Help with data protection

words: Alison Wilson

Over the coming months, you may well see the letters ‘GDPR’ appearing in the news as we move towards the May 2018 deadline for its implementation.

What does GDPR mean? It is the General Data Protection Regulations approved by the European Union on 25 May 2016 and coming into force on 25 May 2018, replacing the EU Directive on which the UK’s Data Protection Act 1998 is based.

Regardless of the detailed outcome of Brexit, the guidance from the Information Commissioner’s Office (ICO) is that the UK should be aiming to adhere to the terms of GDPR.

The regulations introduce more stringent and prescriptive data protection compliance challenges for organisations. Non-compliance with GDPR can result in fines of up to 4% of global annual revenue or €20 million.


GDPR retains the core rules and principles of the Data Protection Directive, enshrined in UK law by the Data Protection Act 1998 (DPA), regulating the processing of personal data.

The existing rights of individuals to access their own personal data, to object to direct marketing and to rectify inaccurate data are all contained in the GDPR.


Consent: in order to continue to market to at-need families and previous pre-need enquirers, funeral directors will need to ensure there is a compliant ‘explicit opt-in’ in place for each customer. Funeral directors will need to obtain the explicit opt-in consent of the individuals in order to contact the families at a later date to market further services. Golden Charter will be able to provide compliant consent statements for use by funeral directors on their marketing literature.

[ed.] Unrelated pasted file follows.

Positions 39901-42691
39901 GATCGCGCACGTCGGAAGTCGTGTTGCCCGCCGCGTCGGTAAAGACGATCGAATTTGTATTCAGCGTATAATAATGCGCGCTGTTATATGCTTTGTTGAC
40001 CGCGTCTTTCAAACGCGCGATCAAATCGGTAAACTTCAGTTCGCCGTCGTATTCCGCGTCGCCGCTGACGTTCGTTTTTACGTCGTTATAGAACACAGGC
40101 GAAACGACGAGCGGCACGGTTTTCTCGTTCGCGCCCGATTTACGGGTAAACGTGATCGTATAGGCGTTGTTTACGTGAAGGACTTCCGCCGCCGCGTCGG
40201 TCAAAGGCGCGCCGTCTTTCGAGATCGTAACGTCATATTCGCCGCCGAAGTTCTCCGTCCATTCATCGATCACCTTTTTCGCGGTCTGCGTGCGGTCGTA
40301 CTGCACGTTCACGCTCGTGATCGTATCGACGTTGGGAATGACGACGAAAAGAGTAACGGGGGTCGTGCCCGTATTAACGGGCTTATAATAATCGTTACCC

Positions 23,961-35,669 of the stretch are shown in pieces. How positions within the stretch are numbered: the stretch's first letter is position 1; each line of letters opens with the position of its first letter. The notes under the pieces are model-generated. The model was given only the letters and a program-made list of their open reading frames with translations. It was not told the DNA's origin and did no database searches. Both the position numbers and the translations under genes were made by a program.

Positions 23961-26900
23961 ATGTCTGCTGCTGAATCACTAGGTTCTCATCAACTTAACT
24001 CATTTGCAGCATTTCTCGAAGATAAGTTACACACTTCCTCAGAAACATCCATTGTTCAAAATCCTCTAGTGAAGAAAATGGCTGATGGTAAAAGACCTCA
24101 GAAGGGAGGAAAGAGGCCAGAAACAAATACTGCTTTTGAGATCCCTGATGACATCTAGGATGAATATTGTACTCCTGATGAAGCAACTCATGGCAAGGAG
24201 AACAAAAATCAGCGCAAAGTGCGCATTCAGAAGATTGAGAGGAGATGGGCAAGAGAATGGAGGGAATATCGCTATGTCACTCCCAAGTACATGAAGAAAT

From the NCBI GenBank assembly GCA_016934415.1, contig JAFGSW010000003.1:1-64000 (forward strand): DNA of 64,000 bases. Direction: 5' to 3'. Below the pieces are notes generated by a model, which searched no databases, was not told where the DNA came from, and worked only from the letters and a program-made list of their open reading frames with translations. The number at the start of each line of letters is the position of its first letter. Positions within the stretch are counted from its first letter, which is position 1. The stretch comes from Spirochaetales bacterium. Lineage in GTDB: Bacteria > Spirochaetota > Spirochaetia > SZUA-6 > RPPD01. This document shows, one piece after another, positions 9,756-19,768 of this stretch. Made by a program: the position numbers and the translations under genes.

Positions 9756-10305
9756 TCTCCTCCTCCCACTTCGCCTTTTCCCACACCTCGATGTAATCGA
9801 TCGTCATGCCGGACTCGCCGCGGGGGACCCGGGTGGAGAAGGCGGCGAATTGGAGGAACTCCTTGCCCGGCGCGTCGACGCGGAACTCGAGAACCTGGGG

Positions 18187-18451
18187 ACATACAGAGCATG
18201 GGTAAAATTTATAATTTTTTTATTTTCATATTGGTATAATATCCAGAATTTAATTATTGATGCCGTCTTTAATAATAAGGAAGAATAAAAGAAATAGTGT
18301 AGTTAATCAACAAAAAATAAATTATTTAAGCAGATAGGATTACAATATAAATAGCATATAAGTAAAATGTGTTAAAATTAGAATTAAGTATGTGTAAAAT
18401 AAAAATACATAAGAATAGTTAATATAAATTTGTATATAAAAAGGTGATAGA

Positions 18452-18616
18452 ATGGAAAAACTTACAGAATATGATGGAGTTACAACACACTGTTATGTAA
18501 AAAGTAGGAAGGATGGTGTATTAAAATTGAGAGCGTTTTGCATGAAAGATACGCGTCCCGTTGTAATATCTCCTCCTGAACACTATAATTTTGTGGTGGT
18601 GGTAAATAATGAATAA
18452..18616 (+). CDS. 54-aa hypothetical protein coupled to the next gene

Data Processors: the new law increases the responsibility of Data Processors (currently the position of funeral directors) so that being a Data Processor is no longer a comparatively easy ride from a compliance perspective to that of the Data Controller. For funeral directors, this means that they must be aware of and comply with the GDPR’s provisions for Data Controllers. For Golden Charter, it is necessary the company can demonstrate that funeral directors are aware of their obligations regarding planholders’ data.

A presentation of GDPR requirements was presented to the SAIFCharter Executive in June 2017, which highlighted the opt-in issues and the responsibilities and liabilities for funeral directors in handling customer data in general and that of Golden Charter plan holders in particular.

It will remain the responsibility of each funeral director to ensure they are compliant with the requirements of GDPR.

Golden Charter will be undertaking a programme of awareness training, education and assistance for funeral directors including:

• GDPR ’masterclasses’ for funeral directors supported by SAIFCharter
• Compliant opt-in statements for use by funeral directors in their marketing literature to enable access to their at-need databases
• Enhanced funeral director terms and conditions, including new GDPR provisions that all funeral directors agree to adhere to in selling or accepting Golden Charter funeral plans
• GDPR specific information to be included in the funeral director guidelines
• GDPR training for Regional Sales Managers to ensure they are delivering a consistent message in the field.

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